Torque teno virus (TTV) is a single-stranded DNA virus that has been detected in serum of primate and non-primate species including swine. Little information on swine TTV infection and transmission dynamics is nowadays available. The goal of this study was to gain insight into the potential role of the sow in transmitting TTV to piglets and the infection dynamics of both swine TTV genogroups (TTV1 and TTV2) during the lactation period. Serum samples from 44 sows at 1-week post-farrowing and 215 piglets at 1 and 3 weeks of age were tested using TTV1 and TTV2 PCR methods. Sow parity distribution and the number of delivered piglets (liveborn, stillborn and mummified) per each studied sow were recorded. TTV1 was detected in higher percentages than TTV2 in both sows (75% vs. 43%, respectively) and piglets at 1 (17% vs. 7%, respectively) and 3 (32% vs. 12%, respectively) weeks of age. TTV1 and TTV2 co-infections were observed in higher percentages in sows (34%) than in piglets (2% and 4% at 1 and 3 weeks of age, respectively). Detection of swine TTV genogroups in sows was not associated with their detection in piglets. Moreover, there were piglets infected at 1 week of age with a swine TTV genogroup different from the one detected in their dam. The number of sows delivering stillborns and the mean number of stillborns per sow tended to be higher in the TTV2 infected sows; this value was significantly higher when co-infected sows (TTV1 and TTV2) were compared with non-co-infected ones. Old parity sows had a higher percentage of TTV1 infected 1-week-old piglets. Results of the present study showed that the TTV infection occurs early in the production system and that these viruses may be transmitted from sow-to-piglet but also from piglet-to-piglet in farrowing facilities. © 2009 Elsevier B.V. All rights reserved.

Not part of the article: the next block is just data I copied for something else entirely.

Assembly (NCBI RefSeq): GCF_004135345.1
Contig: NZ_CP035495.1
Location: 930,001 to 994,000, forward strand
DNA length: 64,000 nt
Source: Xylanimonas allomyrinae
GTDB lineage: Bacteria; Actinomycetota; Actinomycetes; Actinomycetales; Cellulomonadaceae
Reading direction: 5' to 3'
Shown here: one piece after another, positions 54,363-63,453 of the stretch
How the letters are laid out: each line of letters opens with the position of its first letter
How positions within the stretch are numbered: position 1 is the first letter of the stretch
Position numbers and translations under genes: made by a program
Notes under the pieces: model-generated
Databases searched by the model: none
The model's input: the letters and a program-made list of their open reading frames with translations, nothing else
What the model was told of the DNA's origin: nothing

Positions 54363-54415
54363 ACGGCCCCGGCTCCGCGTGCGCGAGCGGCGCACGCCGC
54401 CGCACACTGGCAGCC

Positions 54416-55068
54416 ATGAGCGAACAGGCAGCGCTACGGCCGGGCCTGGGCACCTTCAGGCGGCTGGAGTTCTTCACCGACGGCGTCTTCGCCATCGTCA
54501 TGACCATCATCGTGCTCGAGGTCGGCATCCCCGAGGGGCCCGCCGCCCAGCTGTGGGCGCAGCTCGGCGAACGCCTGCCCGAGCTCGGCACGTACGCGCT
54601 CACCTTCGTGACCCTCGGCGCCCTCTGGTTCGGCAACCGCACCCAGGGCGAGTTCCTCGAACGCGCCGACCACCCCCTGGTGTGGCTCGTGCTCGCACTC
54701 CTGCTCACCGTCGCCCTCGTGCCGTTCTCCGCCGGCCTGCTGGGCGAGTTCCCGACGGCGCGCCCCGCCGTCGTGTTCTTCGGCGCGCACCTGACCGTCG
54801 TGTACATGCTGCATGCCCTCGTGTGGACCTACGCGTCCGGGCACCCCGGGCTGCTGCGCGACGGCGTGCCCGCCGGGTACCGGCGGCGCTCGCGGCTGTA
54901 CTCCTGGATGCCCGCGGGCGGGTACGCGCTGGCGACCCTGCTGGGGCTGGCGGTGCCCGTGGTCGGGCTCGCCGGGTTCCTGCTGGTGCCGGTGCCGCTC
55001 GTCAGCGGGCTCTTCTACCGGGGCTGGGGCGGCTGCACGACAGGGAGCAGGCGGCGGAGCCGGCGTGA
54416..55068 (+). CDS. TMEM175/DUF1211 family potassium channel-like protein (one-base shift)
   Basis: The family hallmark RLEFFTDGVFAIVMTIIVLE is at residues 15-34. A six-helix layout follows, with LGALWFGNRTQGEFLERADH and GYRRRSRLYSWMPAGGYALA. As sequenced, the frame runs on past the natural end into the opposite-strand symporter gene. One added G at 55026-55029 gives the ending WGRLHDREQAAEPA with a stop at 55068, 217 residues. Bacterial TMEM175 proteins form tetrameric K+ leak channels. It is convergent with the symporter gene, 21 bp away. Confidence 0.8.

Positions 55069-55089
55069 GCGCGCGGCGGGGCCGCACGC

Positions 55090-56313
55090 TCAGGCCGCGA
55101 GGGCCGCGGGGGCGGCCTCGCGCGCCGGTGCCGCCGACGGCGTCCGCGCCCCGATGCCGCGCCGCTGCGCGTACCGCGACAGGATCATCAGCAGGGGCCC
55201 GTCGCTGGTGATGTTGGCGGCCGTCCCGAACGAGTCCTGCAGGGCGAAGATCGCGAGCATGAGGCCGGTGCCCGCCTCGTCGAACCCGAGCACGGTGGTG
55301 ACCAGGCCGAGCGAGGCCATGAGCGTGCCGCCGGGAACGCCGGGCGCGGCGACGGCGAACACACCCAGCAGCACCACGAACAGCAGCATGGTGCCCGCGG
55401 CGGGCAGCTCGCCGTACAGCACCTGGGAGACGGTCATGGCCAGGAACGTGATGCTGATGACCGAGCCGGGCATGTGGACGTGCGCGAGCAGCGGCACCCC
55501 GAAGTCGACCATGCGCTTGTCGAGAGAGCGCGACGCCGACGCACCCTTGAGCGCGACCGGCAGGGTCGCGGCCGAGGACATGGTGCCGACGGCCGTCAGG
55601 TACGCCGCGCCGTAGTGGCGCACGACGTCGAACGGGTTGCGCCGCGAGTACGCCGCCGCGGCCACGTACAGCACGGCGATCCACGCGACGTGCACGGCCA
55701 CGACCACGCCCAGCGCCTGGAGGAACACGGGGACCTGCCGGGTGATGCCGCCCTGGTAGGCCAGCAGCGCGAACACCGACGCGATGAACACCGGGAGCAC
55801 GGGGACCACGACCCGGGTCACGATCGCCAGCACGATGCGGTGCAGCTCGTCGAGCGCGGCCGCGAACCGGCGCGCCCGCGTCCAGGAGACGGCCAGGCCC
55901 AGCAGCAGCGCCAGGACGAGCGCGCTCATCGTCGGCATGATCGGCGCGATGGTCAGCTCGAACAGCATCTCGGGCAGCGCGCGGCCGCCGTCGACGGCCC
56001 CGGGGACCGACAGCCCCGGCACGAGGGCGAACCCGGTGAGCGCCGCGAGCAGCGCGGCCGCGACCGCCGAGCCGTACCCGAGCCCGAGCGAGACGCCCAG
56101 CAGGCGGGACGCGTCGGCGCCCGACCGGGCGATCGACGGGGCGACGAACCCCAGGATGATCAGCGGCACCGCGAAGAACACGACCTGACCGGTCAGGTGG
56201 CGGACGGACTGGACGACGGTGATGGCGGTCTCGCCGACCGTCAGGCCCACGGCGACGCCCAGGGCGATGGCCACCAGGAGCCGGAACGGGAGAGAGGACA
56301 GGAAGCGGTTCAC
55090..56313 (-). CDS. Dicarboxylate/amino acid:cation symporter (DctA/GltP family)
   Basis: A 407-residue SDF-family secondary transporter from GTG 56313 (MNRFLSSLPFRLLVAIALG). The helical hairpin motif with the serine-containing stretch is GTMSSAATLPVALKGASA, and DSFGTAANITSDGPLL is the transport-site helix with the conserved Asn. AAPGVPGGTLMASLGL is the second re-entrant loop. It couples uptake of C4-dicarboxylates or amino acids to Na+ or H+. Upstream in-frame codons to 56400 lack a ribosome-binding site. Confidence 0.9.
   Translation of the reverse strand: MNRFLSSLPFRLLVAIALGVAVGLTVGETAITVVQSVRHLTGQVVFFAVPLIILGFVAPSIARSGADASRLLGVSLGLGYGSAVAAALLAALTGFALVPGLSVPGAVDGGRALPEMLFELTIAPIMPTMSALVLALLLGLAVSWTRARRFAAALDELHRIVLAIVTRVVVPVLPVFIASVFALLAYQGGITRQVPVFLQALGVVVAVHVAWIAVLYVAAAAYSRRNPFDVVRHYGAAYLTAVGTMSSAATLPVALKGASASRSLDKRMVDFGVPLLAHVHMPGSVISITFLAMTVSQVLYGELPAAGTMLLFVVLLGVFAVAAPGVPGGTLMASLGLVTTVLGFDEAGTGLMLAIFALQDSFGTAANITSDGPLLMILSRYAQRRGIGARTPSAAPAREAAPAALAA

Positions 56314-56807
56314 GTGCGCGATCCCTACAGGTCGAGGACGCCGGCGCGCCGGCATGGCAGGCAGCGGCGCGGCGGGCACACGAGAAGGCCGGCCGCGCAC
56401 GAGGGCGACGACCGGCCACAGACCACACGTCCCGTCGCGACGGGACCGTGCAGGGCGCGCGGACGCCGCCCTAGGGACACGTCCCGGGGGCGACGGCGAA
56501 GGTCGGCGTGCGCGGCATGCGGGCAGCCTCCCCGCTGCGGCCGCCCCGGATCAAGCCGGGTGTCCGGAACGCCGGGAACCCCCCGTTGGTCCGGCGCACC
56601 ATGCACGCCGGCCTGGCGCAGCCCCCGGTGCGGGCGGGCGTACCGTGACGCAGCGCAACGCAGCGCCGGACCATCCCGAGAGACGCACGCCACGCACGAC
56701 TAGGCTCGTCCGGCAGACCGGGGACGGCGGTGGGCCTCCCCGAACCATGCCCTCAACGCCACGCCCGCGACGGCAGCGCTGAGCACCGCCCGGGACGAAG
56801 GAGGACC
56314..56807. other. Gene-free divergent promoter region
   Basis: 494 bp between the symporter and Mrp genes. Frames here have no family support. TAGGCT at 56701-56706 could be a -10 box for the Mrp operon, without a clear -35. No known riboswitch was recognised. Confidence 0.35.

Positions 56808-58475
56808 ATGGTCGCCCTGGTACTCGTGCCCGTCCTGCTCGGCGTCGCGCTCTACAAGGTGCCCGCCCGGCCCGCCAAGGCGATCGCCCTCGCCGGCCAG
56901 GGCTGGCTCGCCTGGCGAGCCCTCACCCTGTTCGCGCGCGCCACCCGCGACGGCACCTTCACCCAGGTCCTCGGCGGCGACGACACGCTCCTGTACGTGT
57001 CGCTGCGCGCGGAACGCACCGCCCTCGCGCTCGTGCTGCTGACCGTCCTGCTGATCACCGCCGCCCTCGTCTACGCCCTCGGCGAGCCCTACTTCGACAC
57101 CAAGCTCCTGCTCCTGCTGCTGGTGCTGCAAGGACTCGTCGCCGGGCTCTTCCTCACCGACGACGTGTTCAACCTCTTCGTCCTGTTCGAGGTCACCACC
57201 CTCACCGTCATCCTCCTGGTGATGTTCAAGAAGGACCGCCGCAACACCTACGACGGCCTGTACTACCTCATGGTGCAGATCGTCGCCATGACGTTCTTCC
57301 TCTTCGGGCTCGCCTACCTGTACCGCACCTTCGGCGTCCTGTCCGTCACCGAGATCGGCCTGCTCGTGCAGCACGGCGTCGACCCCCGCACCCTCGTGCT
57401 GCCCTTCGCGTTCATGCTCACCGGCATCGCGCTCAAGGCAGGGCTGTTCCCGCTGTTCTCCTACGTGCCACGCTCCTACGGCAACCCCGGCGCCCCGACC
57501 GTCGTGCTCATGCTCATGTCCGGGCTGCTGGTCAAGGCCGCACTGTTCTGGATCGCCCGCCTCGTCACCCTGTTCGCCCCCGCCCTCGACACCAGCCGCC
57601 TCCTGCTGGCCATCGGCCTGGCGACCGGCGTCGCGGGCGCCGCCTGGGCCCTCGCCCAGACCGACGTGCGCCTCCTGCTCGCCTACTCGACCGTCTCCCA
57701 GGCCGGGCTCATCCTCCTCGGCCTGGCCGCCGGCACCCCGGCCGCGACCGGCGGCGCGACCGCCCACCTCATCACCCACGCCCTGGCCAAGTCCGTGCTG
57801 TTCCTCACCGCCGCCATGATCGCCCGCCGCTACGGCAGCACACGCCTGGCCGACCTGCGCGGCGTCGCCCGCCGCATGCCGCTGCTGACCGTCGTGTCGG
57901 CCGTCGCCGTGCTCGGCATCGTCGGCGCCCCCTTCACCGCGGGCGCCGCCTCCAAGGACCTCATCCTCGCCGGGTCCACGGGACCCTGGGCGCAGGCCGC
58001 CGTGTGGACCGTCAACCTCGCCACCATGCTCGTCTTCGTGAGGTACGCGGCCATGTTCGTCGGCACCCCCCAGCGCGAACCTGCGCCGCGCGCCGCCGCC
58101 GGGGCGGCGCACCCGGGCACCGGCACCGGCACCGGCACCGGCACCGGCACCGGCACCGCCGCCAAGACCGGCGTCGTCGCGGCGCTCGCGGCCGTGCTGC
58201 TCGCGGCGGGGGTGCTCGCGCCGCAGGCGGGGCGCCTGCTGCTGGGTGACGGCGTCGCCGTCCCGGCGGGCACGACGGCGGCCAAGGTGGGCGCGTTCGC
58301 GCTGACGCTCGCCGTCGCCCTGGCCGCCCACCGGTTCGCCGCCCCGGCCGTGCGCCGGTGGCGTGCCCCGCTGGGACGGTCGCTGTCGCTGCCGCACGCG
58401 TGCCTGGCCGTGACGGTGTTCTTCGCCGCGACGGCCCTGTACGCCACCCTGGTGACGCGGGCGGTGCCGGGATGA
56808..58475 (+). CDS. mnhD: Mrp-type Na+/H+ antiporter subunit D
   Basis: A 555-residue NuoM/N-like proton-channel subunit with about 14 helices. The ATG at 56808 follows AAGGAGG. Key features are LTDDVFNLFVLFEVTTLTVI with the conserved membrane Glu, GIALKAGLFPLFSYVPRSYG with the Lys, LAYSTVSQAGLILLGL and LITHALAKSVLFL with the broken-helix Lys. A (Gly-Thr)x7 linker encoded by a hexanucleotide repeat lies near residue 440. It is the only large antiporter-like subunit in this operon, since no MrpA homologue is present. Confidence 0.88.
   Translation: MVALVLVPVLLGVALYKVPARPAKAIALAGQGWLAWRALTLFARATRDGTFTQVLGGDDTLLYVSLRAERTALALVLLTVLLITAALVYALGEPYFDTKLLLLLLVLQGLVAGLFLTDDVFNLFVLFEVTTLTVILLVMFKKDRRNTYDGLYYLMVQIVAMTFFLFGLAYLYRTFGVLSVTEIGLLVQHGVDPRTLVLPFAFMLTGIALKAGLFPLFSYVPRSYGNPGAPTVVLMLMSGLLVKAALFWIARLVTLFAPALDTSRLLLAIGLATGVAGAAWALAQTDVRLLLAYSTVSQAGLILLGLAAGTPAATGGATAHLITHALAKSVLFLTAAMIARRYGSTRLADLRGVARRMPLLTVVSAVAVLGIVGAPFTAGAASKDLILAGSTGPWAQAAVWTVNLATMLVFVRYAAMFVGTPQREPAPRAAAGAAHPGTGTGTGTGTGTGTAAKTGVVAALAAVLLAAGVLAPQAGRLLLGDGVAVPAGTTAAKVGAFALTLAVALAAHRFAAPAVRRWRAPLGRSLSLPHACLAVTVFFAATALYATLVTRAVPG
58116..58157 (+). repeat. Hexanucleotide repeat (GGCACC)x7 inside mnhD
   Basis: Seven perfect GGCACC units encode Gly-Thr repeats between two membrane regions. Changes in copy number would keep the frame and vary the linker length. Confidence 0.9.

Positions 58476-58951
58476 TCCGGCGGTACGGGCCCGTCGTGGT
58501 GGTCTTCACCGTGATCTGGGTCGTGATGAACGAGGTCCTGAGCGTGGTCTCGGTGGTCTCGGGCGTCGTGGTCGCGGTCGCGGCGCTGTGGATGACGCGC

- Lactation period
- Torque teno virus (TTV)